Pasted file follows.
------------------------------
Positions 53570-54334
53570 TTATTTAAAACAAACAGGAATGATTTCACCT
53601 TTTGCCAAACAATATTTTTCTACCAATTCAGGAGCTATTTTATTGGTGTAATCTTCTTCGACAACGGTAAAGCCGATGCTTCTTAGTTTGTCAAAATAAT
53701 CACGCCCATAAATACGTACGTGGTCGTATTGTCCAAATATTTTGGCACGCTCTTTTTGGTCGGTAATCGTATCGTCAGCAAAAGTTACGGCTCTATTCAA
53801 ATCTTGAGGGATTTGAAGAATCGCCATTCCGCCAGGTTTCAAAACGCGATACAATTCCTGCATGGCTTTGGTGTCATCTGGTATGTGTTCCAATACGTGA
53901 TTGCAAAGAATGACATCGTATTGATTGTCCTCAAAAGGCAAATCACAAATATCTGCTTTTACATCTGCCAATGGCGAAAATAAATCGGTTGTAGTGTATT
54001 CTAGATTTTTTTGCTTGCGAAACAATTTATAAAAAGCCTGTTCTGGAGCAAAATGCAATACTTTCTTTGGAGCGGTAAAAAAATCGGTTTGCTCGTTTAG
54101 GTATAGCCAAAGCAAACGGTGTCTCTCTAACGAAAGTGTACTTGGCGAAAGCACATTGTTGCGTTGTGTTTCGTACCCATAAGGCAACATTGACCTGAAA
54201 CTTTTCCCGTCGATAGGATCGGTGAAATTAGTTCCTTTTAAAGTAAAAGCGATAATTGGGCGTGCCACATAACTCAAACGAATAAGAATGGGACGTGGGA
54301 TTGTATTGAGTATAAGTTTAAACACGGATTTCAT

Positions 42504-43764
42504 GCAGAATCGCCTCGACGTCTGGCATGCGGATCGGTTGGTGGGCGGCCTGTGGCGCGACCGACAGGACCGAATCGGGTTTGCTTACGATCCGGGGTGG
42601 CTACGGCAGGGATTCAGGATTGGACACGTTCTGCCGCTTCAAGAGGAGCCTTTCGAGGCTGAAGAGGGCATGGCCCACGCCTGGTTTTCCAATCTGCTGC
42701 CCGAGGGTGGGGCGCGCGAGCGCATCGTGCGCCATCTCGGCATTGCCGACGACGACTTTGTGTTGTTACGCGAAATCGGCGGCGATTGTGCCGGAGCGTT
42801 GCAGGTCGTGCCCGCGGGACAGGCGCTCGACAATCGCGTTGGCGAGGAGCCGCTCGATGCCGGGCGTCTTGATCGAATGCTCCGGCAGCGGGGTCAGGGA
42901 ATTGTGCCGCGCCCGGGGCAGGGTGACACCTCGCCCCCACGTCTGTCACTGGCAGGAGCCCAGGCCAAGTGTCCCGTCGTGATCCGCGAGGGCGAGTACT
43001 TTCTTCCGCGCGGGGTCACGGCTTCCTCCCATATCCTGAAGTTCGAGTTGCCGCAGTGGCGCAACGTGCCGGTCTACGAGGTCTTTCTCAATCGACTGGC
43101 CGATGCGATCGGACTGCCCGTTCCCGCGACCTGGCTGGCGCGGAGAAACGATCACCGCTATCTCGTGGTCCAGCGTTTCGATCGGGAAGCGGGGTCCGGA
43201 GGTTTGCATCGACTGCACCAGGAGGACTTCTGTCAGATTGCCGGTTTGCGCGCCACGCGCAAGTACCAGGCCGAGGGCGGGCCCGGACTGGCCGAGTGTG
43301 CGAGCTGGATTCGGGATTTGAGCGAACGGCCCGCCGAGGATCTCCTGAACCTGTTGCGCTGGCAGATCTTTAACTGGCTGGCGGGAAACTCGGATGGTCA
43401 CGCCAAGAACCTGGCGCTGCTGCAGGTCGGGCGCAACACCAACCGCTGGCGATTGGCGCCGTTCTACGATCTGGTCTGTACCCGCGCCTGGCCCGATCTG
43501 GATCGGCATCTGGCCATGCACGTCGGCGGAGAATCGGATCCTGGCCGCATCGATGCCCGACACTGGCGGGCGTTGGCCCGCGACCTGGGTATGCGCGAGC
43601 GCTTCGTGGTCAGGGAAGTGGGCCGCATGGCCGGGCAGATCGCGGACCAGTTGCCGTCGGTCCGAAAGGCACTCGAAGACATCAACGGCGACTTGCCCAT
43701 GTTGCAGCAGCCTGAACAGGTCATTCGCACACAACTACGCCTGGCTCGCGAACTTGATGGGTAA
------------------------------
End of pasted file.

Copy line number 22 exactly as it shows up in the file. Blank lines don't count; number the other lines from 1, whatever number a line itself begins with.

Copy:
43501 GATCGGCATCTGGCCATGCACGTCGGCGGAGAATCGGATCCTGGCCGCATCGATGCCCGACACTGGCGGGCGTTGGCCCGCGACCTGGGTATGCGCGAGC